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Can I Contribute to a Traditional IRA and a Roth IRA at the Same Time?
An IRA can be a great tool for retirement savings and investing. It’s an individual account, and it offers tax benefits depending on your situation.
There are two types of personal IRAs (we’re going to exclude talking about the SIMPLE IRA and SEP IRA in this case).
The Traditional IRA allows you to contribute “pre-tax” money, which means you get a tax deduction on the funds you put in (assuming you qualify for the deduction). Money inside the Traditional IRA grows tax-deferred and is then taxed as income when withdrawn according to normal retirement age rules.
The Roth IRA works in reverse. The money contributed to a Roth IRA is not tax-deductible (it is “after tax” money). It grows tax-deferred, and then any withdrawals are tax-free when withdrawn at retirement. Again, this assumes you qualify to contribute to a Roth IRA.
Both types of IRAs have annual contribution limits. In 2022, the limit is $6,000 for those under age 50 and $7,000 for those over age 50. This increases in 2023 to $6,500 and $7,500, respectively.
So can you contribute to both at the same time?
The short answer is: yes, but the limits are across both types of IRA in total.
Let’s say you are under 50 and qualify for both types of IRA. You cannot contribute $6,000 into your Traditional IRA and another $6,000 into your Roth IRA. This would be double the amount you are allowed to contribute.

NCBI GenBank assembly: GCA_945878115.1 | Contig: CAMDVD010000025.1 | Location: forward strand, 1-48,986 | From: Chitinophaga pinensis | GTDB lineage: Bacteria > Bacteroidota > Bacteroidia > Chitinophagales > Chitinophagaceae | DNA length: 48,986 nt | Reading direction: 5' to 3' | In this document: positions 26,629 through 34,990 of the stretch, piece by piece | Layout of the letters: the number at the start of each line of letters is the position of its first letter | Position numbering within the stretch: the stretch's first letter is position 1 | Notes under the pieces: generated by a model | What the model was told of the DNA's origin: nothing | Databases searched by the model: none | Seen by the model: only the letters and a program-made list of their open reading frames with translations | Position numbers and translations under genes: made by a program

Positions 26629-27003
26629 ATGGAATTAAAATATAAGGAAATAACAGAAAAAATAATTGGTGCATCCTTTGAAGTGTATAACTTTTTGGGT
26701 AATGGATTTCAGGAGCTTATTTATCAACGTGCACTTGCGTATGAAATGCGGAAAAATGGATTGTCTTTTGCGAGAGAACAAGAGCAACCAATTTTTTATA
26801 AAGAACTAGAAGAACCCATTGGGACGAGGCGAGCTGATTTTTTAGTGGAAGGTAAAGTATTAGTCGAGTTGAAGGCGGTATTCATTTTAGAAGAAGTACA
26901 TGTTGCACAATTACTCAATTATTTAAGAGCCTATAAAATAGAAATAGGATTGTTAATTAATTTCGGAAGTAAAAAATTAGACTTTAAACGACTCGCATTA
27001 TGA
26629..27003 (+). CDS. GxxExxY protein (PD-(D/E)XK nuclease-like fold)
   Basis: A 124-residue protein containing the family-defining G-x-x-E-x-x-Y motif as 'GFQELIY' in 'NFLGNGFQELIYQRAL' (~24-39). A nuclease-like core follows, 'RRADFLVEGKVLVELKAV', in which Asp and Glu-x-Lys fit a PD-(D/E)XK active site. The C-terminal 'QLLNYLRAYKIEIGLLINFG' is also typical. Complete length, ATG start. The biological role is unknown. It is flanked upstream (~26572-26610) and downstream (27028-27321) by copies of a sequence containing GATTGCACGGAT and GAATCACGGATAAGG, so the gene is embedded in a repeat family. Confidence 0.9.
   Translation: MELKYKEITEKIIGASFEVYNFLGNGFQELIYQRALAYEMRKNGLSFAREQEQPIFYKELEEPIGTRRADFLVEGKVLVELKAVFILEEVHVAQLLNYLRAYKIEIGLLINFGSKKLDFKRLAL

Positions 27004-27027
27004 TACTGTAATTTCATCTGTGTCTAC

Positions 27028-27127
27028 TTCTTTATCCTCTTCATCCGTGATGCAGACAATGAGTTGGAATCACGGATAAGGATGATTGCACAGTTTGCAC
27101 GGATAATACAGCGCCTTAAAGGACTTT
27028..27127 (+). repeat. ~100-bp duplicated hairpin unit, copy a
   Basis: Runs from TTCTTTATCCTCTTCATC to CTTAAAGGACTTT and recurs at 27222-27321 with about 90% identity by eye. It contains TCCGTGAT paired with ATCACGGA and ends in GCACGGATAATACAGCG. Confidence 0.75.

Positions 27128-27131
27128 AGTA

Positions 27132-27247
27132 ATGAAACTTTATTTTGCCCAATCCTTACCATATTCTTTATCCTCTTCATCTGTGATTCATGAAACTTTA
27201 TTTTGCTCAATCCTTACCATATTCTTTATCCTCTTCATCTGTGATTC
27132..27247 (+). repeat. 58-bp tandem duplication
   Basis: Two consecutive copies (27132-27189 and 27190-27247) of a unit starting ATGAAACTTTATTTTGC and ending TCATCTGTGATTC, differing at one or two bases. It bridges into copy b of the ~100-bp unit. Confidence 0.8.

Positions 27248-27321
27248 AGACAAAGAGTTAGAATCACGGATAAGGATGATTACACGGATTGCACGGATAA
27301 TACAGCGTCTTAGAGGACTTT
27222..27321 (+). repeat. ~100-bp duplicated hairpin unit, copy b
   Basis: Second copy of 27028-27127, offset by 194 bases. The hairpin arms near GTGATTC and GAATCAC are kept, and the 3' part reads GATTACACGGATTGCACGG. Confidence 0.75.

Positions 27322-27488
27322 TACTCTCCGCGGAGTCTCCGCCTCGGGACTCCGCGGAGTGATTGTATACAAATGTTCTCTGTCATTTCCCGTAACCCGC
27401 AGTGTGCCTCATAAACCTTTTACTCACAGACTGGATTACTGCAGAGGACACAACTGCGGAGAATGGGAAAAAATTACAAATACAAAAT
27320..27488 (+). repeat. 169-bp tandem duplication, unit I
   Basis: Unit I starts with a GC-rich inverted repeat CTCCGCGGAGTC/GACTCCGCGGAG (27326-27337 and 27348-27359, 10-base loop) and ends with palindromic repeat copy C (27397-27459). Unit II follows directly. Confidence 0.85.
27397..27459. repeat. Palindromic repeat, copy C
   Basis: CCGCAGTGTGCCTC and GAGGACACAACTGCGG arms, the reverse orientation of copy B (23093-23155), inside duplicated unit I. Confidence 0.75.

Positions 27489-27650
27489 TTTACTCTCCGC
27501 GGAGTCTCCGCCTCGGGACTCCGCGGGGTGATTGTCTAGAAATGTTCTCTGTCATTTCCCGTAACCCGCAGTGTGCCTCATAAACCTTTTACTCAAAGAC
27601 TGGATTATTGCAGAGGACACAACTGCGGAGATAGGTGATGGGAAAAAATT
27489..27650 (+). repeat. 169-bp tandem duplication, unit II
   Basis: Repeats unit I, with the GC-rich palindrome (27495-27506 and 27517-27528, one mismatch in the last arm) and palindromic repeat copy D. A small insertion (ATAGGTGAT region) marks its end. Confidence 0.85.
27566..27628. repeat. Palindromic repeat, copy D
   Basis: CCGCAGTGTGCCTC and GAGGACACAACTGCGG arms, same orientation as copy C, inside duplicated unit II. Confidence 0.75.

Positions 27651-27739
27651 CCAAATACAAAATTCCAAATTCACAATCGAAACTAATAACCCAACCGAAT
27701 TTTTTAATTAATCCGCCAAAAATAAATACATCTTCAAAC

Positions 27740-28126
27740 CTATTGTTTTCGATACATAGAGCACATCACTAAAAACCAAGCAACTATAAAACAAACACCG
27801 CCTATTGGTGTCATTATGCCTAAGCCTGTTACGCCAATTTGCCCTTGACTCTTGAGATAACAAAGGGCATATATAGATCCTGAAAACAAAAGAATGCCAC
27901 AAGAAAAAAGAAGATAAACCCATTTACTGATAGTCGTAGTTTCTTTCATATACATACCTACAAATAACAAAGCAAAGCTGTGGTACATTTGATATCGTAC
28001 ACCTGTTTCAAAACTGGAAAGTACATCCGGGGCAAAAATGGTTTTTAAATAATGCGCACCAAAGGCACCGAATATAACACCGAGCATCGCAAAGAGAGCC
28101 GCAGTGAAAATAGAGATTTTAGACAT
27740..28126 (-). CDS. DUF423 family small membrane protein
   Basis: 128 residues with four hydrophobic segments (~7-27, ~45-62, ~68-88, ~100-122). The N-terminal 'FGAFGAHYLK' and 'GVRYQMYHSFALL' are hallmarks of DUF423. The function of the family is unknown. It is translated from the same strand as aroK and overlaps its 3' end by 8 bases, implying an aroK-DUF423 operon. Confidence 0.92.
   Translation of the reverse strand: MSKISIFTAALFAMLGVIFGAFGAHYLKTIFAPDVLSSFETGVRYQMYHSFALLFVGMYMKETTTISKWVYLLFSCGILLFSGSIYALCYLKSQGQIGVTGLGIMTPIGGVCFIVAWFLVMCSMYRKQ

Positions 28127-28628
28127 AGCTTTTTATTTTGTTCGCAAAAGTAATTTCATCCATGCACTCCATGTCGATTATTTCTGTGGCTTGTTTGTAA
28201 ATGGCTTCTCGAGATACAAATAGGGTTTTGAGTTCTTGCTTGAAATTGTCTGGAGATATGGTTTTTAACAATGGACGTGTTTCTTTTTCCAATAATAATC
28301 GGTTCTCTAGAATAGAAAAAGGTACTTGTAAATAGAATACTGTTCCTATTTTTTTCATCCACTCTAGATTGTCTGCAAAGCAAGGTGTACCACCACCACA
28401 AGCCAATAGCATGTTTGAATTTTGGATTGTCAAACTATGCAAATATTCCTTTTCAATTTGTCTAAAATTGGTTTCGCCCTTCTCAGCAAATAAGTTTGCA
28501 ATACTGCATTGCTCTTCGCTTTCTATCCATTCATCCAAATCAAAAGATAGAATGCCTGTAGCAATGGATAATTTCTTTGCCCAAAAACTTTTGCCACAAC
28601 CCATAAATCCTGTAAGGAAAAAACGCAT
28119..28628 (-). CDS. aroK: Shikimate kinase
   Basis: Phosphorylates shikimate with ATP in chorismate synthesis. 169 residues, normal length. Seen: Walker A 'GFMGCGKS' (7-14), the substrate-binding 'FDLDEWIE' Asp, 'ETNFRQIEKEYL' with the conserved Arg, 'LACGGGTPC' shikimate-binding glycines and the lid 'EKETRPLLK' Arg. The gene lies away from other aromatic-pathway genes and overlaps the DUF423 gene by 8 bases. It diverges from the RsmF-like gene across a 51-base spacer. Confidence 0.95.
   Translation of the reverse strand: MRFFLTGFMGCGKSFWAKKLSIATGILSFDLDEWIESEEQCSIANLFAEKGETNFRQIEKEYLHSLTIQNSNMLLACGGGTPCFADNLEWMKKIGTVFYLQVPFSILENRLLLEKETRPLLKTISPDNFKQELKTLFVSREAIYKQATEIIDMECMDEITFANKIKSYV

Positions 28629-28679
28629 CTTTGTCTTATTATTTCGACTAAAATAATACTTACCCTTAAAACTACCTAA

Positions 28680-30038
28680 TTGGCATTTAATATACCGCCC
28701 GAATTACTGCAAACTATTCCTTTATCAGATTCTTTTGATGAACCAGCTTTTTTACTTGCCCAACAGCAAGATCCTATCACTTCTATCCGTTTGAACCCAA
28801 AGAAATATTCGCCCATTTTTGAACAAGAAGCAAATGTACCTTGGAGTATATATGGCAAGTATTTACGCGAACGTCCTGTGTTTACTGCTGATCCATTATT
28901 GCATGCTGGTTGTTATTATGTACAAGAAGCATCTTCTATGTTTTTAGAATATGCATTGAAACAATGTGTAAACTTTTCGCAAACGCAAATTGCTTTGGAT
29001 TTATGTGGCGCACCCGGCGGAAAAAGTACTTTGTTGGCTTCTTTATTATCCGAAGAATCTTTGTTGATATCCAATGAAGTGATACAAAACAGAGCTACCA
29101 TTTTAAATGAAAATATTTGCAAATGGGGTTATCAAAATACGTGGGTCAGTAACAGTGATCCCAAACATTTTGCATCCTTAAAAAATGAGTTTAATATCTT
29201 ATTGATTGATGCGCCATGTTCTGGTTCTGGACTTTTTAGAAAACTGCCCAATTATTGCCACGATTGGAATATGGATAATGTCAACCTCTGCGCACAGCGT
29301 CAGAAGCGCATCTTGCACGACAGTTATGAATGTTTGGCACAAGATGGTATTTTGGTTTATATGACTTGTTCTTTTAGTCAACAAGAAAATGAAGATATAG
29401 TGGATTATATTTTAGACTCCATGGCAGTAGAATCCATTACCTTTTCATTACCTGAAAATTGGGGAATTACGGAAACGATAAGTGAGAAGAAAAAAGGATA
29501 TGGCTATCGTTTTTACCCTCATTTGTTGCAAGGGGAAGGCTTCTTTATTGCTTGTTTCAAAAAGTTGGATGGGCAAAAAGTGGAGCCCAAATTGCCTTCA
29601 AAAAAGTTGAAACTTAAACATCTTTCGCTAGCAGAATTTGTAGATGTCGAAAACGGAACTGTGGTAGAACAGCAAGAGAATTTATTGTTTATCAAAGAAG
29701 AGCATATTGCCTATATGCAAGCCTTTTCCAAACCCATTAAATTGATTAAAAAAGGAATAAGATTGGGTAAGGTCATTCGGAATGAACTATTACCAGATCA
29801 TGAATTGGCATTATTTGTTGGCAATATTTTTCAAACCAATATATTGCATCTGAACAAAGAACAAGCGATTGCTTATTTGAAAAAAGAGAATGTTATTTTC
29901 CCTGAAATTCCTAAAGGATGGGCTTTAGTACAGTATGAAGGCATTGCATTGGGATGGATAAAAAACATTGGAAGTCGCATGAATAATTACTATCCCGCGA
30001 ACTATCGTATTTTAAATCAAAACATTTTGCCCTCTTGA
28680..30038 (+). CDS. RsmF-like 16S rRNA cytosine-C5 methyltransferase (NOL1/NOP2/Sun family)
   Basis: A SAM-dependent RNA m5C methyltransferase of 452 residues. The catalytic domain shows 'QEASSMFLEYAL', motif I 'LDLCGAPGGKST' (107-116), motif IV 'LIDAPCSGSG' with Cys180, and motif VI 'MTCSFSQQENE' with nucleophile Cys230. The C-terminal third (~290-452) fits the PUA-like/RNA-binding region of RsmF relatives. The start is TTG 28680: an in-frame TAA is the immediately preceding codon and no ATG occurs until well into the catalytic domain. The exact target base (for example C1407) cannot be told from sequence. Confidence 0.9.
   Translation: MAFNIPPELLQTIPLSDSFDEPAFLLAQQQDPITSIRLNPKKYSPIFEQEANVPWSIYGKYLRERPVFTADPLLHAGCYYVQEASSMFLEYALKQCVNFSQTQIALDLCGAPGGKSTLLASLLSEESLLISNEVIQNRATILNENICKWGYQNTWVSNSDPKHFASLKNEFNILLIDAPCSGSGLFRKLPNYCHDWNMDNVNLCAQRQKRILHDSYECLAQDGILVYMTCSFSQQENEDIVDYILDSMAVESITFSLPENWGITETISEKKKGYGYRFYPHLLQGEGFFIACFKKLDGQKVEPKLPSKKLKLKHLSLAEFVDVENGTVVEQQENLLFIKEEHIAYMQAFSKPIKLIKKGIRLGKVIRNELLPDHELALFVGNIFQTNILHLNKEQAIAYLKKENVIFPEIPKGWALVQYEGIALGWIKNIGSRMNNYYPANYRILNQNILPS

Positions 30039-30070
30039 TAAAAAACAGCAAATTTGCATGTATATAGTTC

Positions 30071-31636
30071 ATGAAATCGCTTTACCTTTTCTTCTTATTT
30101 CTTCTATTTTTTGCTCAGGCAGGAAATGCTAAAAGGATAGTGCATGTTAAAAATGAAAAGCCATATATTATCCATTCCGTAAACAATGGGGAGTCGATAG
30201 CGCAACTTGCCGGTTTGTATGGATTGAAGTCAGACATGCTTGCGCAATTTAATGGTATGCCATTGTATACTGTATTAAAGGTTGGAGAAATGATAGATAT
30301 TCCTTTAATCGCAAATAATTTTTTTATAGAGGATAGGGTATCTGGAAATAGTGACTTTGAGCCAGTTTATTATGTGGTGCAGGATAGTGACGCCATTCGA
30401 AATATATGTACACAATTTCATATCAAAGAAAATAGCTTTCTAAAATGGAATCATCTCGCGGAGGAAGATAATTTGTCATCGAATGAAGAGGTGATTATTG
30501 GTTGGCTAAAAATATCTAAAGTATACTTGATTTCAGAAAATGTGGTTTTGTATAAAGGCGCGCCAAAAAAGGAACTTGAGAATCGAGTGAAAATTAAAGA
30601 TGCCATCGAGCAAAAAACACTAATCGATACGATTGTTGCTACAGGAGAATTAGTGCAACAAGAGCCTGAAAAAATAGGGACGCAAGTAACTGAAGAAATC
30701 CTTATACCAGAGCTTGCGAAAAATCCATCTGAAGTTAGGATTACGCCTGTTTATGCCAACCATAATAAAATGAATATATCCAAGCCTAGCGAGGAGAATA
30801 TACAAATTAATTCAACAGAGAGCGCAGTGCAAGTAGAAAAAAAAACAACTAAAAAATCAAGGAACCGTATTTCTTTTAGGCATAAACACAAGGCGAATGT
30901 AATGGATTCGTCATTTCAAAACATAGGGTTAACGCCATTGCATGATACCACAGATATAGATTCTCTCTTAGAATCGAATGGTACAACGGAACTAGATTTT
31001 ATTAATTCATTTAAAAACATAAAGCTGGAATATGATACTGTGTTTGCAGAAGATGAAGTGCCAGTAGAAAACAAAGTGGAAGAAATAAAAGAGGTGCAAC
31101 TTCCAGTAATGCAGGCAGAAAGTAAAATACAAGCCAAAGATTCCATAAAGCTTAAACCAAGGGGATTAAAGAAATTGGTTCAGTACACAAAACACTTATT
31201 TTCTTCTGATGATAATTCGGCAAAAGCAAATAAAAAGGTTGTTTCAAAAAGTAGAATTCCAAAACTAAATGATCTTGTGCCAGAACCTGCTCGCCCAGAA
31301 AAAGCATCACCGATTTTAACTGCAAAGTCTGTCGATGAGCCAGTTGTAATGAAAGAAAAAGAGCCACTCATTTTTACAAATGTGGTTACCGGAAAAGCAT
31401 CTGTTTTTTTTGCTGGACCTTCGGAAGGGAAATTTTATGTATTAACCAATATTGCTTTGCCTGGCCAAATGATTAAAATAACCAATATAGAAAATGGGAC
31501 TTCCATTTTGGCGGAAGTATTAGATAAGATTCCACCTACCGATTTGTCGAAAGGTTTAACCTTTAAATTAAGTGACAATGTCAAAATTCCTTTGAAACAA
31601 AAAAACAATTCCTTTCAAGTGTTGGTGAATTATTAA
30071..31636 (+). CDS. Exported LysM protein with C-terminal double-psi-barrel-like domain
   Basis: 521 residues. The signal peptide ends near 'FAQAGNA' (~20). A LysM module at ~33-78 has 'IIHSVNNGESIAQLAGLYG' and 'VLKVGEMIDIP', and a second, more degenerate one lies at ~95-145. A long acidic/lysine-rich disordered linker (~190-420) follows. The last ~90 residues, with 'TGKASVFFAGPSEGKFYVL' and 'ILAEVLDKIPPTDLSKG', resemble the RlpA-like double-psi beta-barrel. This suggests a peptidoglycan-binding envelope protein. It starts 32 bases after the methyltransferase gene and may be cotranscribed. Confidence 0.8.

You can, however, contribute $3,000 to your Traditional IRA and another $3,000 into your Roth IRA for a total of $6,000. Or you could contribute $1,000 into your Traditional IRA and $5,000 into your Roth IRA. Or any other combination that totals $6,000 between the two of them.
In fact, you could even have multiple Traditional IRA and/or multiple Roth IRAs (though it generally doesn’t make sense) and contribute to all of them as long as the total amount contributed does not exceed $6,000 when added up across all of them.
So what happens if you over-contribute? Typically, the process involves doing a “removal of excess contribution” from one or more of your accounts. This can usually be done with the help of your investment custodian or your financial advisor. It means that you need to remove the extra funds that were contributed.
So if you want to take advantage of the tax benefits of both a Traditional IRA and a Roth IRA – you can! You just need to stay under the annual limits across both accounts in total.